My Lords, as an interim measure until we have some consensus on this issue, does the Minister agree that we should have a little plaque at the bottom of each article emphasising or explaining from where and how the item was looted?

My Lords, many museums do that; it is the job of museums to explain the context of items. In my experience, museums are very keen to continue filling in that, in all its complexity. In the case of the Benin bronzes, which were taken in a raid in February 1897, it points out the role of the British Empire at the time. I should also point out that that raid brought about the end of slavery in Benin, showing the full complexity of matters in the past.

My Lords, as an ex-archaeologist, I would like to point out that we do not own the Elgin marbles. I thought that Lord Elgin paid for them, but apparently there is no proof of that, so they are looted. It is a national embarrassment. I was in Greece this summer and saw the Parthenon and there is a vast gap where the marbles should be. It is time to send them back.

My Lords, as I have said in response to previous questions on the matter, the Acropolis Museum is a marvellous museum where you are able to see the Parthenon in the background. However, more people see the Parthenon sculptures in the British Museum annually within a great sweep of human civilisation. They were legally acquired by the museum in 1801 and the trustees are right in their assertion of that fact.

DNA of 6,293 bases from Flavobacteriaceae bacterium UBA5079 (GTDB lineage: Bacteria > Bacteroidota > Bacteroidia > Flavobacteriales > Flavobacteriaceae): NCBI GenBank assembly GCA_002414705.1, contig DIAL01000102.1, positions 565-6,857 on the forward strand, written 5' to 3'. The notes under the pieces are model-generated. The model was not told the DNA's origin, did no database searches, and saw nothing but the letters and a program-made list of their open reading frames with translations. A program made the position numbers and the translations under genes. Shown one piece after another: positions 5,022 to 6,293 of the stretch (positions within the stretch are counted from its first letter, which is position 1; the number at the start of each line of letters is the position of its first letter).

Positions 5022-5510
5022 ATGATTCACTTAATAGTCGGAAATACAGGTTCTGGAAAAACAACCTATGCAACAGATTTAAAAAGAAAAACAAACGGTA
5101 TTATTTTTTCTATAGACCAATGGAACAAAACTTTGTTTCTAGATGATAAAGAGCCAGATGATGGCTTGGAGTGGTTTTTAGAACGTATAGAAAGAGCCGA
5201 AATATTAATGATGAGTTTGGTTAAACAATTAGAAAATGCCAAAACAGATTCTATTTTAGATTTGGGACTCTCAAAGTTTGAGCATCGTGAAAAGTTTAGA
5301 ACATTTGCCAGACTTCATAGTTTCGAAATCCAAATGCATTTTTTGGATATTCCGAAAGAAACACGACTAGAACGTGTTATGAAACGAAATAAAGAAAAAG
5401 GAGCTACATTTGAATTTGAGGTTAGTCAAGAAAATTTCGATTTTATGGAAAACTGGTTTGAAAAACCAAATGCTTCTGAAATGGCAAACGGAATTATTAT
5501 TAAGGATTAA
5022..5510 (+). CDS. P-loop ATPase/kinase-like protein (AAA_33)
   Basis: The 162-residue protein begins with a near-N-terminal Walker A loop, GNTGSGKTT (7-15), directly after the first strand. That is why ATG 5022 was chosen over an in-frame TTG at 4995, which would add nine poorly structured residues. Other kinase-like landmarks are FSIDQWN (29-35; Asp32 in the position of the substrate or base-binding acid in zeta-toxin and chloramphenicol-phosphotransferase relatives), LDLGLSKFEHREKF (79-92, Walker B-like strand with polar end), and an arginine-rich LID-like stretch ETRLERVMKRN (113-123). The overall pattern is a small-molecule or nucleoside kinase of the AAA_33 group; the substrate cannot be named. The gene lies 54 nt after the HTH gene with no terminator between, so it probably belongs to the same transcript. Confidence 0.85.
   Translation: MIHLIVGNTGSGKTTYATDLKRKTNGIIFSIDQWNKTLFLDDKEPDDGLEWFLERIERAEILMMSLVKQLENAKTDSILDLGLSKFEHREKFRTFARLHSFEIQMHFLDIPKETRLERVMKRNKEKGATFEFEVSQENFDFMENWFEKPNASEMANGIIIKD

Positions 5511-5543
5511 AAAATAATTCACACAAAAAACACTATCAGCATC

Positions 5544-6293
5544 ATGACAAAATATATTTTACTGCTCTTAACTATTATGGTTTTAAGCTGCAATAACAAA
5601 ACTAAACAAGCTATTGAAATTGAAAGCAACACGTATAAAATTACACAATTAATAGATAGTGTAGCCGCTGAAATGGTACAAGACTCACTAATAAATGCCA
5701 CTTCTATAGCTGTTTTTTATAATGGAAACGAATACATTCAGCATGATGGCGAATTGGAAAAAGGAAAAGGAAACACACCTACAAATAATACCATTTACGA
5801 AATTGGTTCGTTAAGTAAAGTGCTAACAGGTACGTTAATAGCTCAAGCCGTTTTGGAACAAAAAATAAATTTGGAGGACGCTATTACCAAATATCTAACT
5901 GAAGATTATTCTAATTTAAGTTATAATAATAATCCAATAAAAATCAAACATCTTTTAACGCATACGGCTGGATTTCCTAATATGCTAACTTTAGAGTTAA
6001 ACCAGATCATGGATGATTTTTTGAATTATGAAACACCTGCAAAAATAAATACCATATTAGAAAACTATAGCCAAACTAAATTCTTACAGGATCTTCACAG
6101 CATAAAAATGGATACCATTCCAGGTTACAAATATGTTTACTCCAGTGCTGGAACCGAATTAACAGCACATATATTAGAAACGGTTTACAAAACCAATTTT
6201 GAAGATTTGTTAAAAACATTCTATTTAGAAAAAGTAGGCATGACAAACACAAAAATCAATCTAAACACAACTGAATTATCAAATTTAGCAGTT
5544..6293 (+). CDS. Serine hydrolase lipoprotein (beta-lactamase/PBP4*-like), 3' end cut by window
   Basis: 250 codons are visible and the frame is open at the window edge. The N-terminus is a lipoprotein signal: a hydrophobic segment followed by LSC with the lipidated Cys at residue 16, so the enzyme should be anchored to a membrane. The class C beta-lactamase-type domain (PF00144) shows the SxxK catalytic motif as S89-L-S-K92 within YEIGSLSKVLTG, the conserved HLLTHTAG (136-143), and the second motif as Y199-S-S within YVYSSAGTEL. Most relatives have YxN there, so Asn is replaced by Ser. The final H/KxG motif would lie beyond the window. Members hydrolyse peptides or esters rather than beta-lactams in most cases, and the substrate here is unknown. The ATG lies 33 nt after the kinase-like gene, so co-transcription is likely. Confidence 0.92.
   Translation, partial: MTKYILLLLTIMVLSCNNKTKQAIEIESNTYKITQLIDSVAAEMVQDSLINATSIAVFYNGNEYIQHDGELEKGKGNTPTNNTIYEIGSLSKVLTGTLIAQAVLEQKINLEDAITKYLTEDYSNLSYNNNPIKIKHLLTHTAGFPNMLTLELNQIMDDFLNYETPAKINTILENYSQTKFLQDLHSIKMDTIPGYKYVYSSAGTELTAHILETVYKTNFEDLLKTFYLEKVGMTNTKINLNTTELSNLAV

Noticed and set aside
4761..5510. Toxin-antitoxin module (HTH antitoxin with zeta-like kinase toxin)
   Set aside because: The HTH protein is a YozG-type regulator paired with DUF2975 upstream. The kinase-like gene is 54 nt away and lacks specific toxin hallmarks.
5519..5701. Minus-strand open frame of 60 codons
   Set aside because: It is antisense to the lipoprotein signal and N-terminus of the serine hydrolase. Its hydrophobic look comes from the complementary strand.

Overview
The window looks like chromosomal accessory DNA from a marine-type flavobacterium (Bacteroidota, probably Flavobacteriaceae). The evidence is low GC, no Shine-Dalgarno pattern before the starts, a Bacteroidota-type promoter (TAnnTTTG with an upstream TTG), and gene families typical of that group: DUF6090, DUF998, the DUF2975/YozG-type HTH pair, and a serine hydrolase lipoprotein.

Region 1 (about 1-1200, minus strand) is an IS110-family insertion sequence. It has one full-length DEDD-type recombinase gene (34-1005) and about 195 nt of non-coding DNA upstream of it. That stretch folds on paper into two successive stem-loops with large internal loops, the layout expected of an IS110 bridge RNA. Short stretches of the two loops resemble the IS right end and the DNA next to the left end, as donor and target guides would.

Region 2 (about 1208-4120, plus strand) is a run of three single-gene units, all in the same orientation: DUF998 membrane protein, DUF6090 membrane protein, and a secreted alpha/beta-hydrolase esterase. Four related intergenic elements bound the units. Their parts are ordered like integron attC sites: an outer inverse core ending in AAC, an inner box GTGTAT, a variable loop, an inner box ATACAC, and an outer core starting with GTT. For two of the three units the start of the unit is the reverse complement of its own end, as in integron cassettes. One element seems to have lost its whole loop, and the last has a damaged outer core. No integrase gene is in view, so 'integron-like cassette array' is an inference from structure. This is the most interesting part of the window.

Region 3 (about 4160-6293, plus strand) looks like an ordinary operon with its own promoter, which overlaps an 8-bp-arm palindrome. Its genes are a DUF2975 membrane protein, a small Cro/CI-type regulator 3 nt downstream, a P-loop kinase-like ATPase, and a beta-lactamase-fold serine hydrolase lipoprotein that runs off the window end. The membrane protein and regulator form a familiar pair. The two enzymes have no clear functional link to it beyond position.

My Lords, the Minister has rightly said that it is the job of museums to look after whatever is currently in their care, and to make sure that items are displayed appropriately and looked after for the future. Is he confident, given the parlous state of the finances of many of those museums, that they will in future be in a position to do what they are there to do?

My Lords, through things such as the museum estate and development fund and DCMS Wolfson grants, the Government provide grants to museums to ensure that they continue to be able to house, look after and share the items in their care with audiences not just in the UK but around the world.